Broken & Perfect


Among the spiritual communities
in which I have the honor of serving
are two that might seem to be
based upon opposing worldviews.

The metaphysical communities of New Thought
espouse the concept that all of us are perfect.

The anonymous fellowships of Twelve Steps
espouse the concept that we can be broken.

I used to make my living treating PTSD,
and have become familiar with
the enduring impacts
of trauma upon human beings –
some of us tend to go sad and scared,
some of us tend to go tough and mean.

I have become convinced that
trauma is a global condition,
that it can be carried across
incarnations and generations
that it touches every life in this world.

So I have no trouble believing
the Anonymous paradigm
about human brokenness.

I now make my living consulting
with people about their emerging spirituality,
and I am blessed to witness everyday miracles
of learning, healing, growth and change.

I have also become utterly convinced
that every single human being
possesses astonishing capacities for
transformation, liberation,
redemption and awakening.

So I have no trouble believing
the Metaphysical paradigm
about human perfection.

“I am perfect, whole and complete…”
(Louise Hay)

“We admitted we were powerless…”
(Bill Wilson)

What if they are both right?

This is how the study of
Wisdom comes in handy –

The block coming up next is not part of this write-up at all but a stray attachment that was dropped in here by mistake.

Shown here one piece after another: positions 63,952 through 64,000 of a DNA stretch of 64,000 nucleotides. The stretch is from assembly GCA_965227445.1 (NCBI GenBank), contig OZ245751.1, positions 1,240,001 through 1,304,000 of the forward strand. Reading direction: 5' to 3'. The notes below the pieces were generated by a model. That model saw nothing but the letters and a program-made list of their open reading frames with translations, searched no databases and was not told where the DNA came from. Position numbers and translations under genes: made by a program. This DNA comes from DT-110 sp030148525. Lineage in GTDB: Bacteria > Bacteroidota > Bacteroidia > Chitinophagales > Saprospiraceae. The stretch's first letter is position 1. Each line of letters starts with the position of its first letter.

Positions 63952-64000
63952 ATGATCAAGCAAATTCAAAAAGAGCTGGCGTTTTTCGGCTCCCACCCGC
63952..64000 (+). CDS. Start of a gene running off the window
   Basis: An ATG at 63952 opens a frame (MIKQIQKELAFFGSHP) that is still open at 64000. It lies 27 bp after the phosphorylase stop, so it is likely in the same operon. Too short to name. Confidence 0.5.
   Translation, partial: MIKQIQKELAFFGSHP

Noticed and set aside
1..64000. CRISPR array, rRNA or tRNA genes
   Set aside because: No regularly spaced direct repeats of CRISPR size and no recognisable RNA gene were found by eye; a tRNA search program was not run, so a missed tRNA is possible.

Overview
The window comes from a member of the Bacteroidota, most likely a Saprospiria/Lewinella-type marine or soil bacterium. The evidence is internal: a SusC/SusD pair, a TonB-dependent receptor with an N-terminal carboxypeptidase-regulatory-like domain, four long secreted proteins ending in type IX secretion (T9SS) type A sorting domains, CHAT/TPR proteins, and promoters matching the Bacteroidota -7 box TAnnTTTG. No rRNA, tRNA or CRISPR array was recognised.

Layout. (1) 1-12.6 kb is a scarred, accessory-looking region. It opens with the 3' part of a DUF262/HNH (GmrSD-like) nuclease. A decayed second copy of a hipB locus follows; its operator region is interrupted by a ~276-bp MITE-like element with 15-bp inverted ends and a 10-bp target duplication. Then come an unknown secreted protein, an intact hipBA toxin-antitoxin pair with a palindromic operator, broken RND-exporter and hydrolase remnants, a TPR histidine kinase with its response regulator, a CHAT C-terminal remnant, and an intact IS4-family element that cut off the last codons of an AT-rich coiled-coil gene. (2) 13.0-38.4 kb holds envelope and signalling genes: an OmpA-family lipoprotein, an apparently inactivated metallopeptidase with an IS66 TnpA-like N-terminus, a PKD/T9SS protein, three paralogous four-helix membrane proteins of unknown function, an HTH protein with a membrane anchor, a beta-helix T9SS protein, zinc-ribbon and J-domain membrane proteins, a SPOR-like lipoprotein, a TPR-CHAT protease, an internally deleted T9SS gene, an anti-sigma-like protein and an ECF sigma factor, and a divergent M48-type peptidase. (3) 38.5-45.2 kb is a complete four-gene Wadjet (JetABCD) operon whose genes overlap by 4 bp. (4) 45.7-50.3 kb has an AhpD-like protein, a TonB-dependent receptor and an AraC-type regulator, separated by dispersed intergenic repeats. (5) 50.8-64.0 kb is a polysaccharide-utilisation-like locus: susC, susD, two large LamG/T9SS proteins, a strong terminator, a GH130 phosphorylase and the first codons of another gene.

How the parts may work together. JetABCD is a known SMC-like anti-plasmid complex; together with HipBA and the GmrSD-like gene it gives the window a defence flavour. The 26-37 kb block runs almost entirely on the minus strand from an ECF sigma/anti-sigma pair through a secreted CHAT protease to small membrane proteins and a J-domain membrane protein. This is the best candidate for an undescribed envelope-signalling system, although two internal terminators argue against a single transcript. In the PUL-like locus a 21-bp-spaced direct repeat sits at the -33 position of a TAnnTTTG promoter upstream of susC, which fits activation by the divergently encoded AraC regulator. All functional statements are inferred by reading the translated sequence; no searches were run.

there is an obscure teaching
that arose in the Himalayas
in the 4th and 5th Century
(Arya Asanga’s Uttaratantra).

This Wisdom Teaching suggests that
spiritual consciousness has a twofold aspect –

A perfection aspect
because we are creatures
whose essence is infinite awareness,
an unfolding aspect
because we are by nature
eternally developing and evolving.

It is the perfection aspect which gives us
our miraculous potentialities,
because the human spirit is grounded in,
and therefore one with, the Divine Spirit.

It is the unfoldment aspect which gives us
our persistent appearance of brokenness,
because our trajectory has, forever,
both a leading edge and a trailing edge.

The poignant grandeur of our species
lies hid in the differential between
our perfection and our brokenness –
we are simultaneously angel and animal.

This is our struggle and our glory.

For me the implication is
that we will do very well
to embrace and enjoy both
our perfection and our unfoldment.

I need to express appreciation
for two friends –
Speaker Rick Wilson
Reverend Bonnie Rose
who are serving
by bringing through
great treasures of
kindness and wisdom.

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